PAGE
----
Begone Dull Care

Canada has some good exports going on: beer, nuclear fuel, bacon. Ontario’s Junior Boys fall right in line with these tasty acquisitions, releasing 2006’s wistful and unadulterated So This Is Goodbye to critical acclaim and a world tour that followed suit.

Such a praise is hard to draw from with the duo’s newest release Begone Dull Care, which truthfully is fairly saddening to stomach. The tracks on the eight song album reflect more of a transitory approach and sometimes lose focus on nailing a hook, the Boys wading a bit in their keys trying to find a clear path.

Starter “Parallel Lines” employs lite Depeche Mode industrial congos, also being a bit slower in beat but still harboring a nice change in pace for an opening song. This attitude also spills into “Work”, which induces a more downtempo feel instead of the Boys' usual upbeat tactics.

There are proud attempts for more dancefloor tracks, however. “Hazel” is most successful, and I want so badly for this to be more of the album, as it integrates a fantastic pop element, hook and feel to compliment singer Jeremy Greenspan’s breathier vocals, which finally break away from his more quieter moments to make an appearance here. “Bits and Pieces” offers synth slightly reminiscent to Sega’s Sonic 3, but Greenspan’s singing here again is lined up much sexier and stronger, evocative of last album’s “The Equalizer.”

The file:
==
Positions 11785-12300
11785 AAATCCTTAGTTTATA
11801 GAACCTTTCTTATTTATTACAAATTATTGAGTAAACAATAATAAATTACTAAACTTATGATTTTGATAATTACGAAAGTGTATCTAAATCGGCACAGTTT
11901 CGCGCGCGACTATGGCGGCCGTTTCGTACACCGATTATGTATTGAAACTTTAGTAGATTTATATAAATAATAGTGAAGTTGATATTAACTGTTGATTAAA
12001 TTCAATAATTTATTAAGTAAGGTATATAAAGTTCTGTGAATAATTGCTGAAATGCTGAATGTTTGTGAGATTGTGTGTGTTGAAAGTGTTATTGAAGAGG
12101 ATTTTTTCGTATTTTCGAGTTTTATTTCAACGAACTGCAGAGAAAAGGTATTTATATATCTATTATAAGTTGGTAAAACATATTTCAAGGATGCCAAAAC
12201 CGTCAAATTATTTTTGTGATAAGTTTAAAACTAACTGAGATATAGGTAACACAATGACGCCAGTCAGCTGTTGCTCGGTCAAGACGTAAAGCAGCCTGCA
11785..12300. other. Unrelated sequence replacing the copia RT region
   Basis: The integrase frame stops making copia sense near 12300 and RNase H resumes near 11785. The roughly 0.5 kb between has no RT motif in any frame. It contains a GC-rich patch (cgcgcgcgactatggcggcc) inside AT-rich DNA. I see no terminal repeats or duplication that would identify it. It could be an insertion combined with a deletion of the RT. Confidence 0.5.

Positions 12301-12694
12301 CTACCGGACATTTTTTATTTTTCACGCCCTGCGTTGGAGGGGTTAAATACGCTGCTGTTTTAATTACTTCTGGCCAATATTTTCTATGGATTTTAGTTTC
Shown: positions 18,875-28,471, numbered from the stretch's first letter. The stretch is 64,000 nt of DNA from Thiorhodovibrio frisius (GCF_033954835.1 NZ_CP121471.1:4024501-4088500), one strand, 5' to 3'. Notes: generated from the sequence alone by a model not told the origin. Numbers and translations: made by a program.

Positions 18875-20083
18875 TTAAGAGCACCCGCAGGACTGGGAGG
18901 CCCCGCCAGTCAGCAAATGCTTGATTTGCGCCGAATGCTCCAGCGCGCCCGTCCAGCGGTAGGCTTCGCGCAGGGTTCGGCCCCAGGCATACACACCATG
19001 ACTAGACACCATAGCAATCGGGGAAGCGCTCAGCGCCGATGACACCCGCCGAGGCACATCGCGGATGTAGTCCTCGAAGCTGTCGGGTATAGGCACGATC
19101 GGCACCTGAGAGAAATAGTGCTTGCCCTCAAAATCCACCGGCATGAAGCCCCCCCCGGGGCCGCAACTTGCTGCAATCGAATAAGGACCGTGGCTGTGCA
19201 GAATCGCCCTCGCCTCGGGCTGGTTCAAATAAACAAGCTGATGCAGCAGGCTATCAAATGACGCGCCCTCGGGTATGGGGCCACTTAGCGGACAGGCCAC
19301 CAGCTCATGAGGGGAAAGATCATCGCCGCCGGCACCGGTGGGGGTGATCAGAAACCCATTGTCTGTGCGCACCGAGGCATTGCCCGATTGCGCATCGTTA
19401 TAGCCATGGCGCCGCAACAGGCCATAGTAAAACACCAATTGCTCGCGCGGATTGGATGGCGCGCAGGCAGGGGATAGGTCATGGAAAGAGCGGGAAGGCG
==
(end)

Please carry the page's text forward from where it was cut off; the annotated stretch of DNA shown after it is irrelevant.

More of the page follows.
But songs like “Sneak A Picture” and “Dull To Pause” don’t tell me anything new, and sound like rehashing from an old studio session. Closer “What It’s For” lays the album out flat as a finale, dry and abandoned. The album cohesively seems muddled, and while gems like “Bits and Pieces” seem like a step in the right direction, it’s hard to distinguish how the guys even feel about the album themselves. It seems like the Junior Boys are swimming a bit to try and regain footing in the striking element that made both Last Exit and So This Is Goodbye such gorgeous albums to strap your headphones on for.

Begone Dull Care